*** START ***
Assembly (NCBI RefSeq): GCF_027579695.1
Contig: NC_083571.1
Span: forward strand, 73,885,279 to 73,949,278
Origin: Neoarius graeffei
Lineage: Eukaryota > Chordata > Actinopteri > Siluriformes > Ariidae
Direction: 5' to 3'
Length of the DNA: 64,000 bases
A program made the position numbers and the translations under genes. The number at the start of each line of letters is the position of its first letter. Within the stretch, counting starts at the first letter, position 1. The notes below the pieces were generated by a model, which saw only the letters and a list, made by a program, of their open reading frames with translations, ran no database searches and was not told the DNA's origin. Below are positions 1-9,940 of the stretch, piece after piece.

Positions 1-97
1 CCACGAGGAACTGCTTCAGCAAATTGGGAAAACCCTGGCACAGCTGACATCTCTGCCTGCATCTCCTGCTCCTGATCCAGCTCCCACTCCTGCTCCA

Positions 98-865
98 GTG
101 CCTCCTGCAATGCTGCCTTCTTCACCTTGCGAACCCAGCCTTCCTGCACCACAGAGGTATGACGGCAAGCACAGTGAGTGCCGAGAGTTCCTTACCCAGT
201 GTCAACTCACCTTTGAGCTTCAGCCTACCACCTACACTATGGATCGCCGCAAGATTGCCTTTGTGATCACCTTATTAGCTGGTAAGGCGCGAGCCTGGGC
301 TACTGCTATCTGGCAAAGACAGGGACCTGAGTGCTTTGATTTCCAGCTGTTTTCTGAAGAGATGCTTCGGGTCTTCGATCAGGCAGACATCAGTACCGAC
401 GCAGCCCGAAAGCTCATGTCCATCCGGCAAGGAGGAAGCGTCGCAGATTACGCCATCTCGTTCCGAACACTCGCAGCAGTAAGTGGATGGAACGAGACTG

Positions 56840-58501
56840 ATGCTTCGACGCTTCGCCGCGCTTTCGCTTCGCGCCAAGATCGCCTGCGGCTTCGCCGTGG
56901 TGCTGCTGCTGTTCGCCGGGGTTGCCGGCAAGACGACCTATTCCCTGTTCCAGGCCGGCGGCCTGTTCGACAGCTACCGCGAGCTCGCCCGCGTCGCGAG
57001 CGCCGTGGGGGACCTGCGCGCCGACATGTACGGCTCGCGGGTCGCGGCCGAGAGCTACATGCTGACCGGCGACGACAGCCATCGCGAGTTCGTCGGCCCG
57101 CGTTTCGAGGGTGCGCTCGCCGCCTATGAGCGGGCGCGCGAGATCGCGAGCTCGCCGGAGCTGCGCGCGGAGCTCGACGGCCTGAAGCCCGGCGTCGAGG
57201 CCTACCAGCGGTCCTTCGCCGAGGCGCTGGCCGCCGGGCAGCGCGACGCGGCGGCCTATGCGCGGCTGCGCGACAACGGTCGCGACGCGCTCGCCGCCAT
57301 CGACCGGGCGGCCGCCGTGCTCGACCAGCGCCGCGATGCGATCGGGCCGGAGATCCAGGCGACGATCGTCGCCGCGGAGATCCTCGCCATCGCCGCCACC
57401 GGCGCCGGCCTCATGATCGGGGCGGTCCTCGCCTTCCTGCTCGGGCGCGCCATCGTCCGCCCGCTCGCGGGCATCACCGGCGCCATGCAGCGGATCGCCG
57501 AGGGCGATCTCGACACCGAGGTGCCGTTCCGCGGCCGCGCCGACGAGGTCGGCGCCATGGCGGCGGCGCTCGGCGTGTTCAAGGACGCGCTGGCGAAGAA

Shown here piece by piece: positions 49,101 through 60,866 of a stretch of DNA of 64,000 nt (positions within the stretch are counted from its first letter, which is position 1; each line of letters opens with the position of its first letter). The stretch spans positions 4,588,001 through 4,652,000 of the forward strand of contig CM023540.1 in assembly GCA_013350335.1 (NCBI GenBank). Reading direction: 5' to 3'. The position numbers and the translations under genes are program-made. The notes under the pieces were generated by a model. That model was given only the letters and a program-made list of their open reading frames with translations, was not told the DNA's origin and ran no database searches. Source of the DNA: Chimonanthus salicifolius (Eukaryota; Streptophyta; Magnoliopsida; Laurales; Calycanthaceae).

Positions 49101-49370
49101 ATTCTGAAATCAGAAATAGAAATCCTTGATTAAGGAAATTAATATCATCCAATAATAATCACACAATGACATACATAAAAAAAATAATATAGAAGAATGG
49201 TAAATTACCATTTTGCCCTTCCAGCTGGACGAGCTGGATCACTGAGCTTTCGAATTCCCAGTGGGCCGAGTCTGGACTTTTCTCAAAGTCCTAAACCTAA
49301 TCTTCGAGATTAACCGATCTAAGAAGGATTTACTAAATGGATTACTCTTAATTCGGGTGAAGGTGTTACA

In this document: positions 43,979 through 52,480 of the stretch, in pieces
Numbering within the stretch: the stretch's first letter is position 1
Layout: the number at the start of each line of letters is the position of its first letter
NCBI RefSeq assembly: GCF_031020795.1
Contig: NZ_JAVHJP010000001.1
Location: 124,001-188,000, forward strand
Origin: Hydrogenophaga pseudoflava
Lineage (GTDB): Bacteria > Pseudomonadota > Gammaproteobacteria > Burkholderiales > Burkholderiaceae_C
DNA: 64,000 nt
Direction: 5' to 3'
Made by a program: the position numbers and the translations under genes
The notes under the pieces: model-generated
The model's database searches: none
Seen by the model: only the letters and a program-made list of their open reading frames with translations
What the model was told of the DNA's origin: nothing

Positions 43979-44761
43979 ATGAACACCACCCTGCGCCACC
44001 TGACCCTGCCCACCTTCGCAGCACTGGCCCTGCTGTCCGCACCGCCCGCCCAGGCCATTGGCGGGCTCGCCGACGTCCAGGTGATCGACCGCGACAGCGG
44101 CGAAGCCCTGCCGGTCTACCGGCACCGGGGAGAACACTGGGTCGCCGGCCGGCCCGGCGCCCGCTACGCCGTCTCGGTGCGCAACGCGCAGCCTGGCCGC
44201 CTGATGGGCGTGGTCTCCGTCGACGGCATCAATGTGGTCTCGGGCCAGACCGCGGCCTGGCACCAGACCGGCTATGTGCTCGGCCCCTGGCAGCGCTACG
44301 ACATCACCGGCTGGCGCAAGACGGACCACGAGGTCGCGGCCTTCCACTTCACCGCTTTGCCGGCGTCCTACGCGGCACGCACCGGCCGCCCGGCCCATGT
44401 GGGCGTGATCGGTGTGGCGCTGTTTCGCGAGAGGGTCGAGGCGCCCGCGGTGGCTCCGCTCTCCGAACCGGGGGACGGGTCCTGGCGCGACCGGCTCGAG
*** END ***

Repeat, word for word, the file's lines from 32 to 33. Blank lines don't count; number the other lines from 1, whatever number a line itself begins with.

Numbering within the stretch: the stretch's first letter is position 1
Layout: the number at the start of each line of letters is the position of its first letter